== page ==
Tuesday, July 21, 2009

GNR 2009 has started

It has been a busy few days since the last blog. Sorry about not posting every day. At the end of the day, one seems to think nothing has happened, then two or three days later, it looks like so much. So we'll bring you up to date.

Saturday was kind of slow for us, other then we did the laundry 15 miles south of here. (The only Laundromat in Forest City closed.) On the way to Garner, we stopped at a small country Lutheran church that cousin Barb Gahring and her husband Don are supervising the construction of a new parsonage. We were a bit taken back when we heard that they were building a new parsonage for a country church, but on Sunday, we attended church there. Okay, it is a church that is really alive and well. Before we were even in the church, we were greeted by a local couple. After church, the local members likewise greeted us again. Also, the church was nearly full other than the choir benches along the front. The other thing about the church was that the front layout was nearly identical to what my home church was when I was a very small boy.

After church we spent some time with Don and Barb, catching up on their travels and challenges. They certainly enjoy the life style of helping on church building projects around the country. We can only say, God Bless them for their dedication and service to the Lord.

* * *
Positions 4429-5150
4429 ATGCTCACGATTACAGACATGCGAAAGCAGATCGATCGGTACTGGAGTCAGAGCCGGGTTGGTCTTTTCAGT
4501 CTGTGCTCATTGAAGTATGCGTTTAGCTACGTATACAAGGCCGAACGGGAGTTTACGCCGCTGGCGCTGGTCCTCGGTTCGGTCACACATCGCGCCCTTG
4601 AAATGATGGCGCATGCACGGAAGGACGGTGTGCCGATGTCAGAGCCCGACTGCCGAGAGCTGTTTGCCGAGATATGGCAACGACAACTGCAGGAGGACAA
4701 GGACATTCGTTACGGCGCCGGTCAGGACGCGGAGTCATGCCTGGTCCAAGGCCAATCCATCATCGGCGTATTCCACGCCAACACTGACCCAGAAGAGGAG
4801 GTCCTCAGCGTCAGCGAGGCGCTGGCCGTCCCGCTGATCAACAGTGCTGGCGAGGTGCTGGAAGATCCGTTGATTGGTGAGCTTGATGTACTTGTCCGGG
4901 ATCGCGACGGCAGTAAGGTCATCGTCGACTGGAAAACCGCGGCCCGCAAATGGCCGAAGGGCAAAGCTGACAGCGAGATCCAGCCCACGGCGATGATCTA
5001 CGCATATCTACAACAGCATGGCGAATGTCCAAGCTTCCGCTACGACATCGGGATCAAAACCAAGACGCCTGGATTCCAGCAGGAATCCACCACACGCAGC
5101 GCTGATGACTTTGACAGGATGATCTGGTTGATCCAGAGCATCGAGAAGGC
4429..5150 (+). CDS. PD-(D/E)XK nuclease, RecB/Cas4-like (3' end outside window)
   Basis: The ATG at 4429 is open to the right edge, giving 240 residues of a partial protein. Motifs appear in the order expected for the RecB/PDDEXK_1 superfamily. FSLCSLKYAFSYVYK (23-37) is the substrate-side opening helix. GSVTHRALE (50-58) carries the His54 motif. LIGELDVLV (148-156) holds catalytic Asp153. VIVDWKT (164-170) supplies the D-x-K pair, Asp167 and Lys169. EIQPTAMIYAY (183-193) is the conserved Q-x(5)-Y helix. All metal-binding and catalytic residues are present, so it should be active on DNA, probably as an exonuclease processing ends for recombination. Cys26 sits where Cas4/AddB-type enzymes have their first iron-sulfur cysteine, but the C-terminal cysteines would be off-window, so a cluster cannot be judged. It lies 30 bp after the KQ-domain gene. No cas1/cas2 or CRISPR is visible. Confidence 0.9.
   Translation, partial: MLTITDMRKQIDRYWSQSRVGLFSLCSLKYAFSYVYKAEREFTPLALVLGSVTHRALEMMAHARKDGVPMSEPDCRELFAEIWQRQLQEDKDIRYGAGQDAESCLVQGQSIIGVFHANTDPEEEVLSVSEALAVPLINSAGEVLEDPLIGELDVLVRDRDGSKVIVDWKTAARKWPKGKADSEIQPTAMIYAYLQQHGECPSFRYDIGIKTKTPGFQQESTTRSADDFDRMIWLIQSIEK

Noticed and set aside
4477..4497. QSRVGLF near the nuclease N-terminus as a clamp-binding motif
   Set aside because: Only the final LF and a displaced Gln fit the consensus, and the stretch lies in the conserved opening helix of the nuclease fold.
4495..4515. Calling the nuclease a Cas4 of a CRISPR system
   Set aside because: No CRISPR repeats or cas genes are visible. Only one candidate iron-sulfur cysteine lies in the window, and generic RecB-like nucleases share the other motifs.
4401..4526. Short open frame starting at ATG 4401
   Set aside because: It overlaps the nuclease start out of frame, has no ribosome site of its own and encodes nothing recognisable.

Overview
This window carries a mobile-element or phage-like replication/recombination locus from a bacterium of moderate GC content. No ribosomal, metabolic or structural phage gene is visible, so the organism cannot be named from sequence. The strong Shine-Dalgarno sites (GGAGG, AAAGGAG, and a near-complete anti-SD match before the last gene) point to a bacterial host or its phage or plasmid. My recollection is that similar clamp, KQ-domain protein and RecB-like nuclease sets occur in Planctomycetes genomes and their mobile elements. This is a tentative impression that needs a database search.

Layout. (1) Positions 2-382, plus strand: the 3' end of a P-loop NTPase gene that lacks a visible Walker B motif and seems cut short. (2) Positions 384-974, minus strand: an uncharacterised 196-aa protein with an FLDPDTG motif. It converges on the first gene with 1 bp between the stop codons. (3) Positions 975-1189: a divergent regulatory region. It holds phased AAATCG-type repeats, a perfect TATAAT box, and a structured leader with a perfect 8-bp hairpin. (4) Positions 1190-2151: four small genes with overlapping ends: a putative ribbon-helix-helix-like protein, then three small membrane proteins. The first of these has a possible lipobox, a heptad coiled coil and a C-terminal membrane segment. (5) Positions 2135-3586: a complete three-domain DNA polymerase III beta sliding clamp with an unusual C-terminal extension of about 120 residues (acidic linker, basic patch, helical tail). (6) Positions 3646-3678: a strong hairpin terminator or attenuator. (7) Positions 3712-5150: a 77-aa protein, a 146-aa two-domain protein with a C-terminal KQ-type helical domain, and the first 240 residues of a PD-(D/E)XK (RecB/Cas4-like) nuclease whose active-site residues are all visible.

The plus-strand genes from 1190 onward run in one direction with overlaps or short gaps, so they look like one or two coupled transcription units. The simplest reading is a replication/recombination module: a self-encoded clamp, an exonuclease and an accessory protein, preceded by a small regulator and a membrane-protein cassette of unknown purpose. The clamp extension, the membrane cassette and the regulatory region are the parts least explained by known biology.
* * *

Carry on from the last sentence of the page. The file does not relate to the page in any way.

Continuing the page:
We then returned to the rally grounds and met others coming in just in time for the rally. At 6:30 PM, it was opening ceremonies in the grand stand, which is back from the Winnebago river, dug into the bank. It was the usual ceremonies, parade of chapters and specialty groups, and welcome by the local mayor. GNR has to be a real positive shot in the local economy, but only for one week.

Monday was seminars and we both sat in on one and presented one. My presentation went well, other than we had several power problems. Needless to say, when the power dies, so does the projector and the sound system. But with my printed copy of the presentation, we continued on while they restored power twice. One thing I will say was that in spite of the problems, no one left according to a friend of mine who was in the back row. So we can say that the subject was right on, entitled "Living on the Road". What we have found earlier was that the dealers do a great job of telling the folks what is in the RV and how to use it, but once they hit the road, new RV owners are at a loss about what they can really do with it other than drive it or park in "expensive" private parks. Now they know about a lot of the other options. They certainly are not experts, but they have a hand out and had a good introduction, all in 50 minutes.

On Thursday we present another seminar on "Boondocking" which I look forward to. RV park pricing has just become out of step for what many folks want in their travels. Our observation is that most people are comfortable with what they have in the rig and are really looking for a safe place to park it. An electrical post would be great, but not at the inflated numbers that have become the norm. This is especially true when folks are in travel mode from one part of the country to another.

Finally to wrap up yesterday, we were invited to join a number of others in the 365 group to an impromptu dinner outing at Thompson, a neighboring town. I was in wind down mode and the specialty for the night was Prime Rib, something that I hadn't had in ages. We were at a table of 10 and everyone had a prime rib dinner and no, most didn't finish it. Sandy and I split one and we still brought home noon lunch for me. It was done well and brought back memories of my many dinners out during my working days on the road. Now back to reality!


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